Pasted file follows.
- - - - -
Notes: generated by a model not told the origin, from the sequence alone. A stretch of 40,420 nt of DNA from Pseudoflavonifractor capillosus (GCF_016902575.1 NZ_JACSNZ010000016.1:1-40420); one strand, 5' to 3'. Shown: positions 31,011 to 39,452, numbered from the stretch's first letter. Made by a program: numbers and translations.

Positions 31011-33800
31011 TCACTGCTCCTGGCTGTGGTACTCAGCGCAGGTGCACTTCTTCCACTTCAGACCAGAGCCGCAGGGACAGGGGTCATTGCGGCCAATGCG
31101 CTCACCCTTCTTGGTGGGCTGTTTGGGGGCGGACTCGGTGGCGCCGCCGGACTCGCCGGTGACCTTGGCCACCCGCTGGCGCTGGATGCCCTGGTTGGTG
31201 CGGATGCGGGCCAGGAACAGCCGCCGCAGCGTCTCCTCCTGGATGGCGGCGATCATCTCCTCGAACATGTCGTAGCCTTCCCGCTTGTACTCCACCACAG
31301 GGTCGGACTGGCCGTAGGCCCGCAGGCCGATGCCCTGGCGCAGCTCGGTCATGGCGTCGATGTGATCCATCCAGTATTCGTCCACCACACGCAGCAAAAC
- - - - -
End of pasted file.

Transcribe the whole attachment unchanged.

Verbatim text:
Notes: generated by a model not told the origin, from the sequence alone. A stretch of 40,420 nt of DNA from Pseudoflavonifractor capillosus (GCF_016902575.1 NZ_JACSNZ010000016.1:1-40420); one strand, 5' to 3'. Shown: positions 31,011 to 39,452, numbered from the stretch's first letter. Made by a program: numbers and translations.

Positions 31011-33800
31011 TCACTGCTCCTGGCTGTGGTACTCAGCGCAGGTGCACTTCTTCCACTTCAGACCAGAGCCGCAGGGACAGGGGTCATTGCGGCCAATGCG
31101 CTCACCCTTCTTGGTGGGCTGTTTGGGGGCGGACTCGGTGGCGCCGCCGGACTCGCCGGTGACCTTGGCCACCCGCTGGCGCTGGATGCCCTGGTTGGTG
31201 CGGATGCGGGCCAGGAACAGCCGCCGCAGCGTCTCCTCCTGGATGGCGGCGATCATCTCCTCGAACATGTCGTAGCCTTCCCGCTTGTACTCCACCACAG
31301 GGTCGGACTGGCCGTAGGCCCGCAGGCCGATGCCCTGGCGCAGCTCGGTCATGGCGTCGATGTGATCCATCCAGTATTCGTCCACCACACGCAGCAAAAC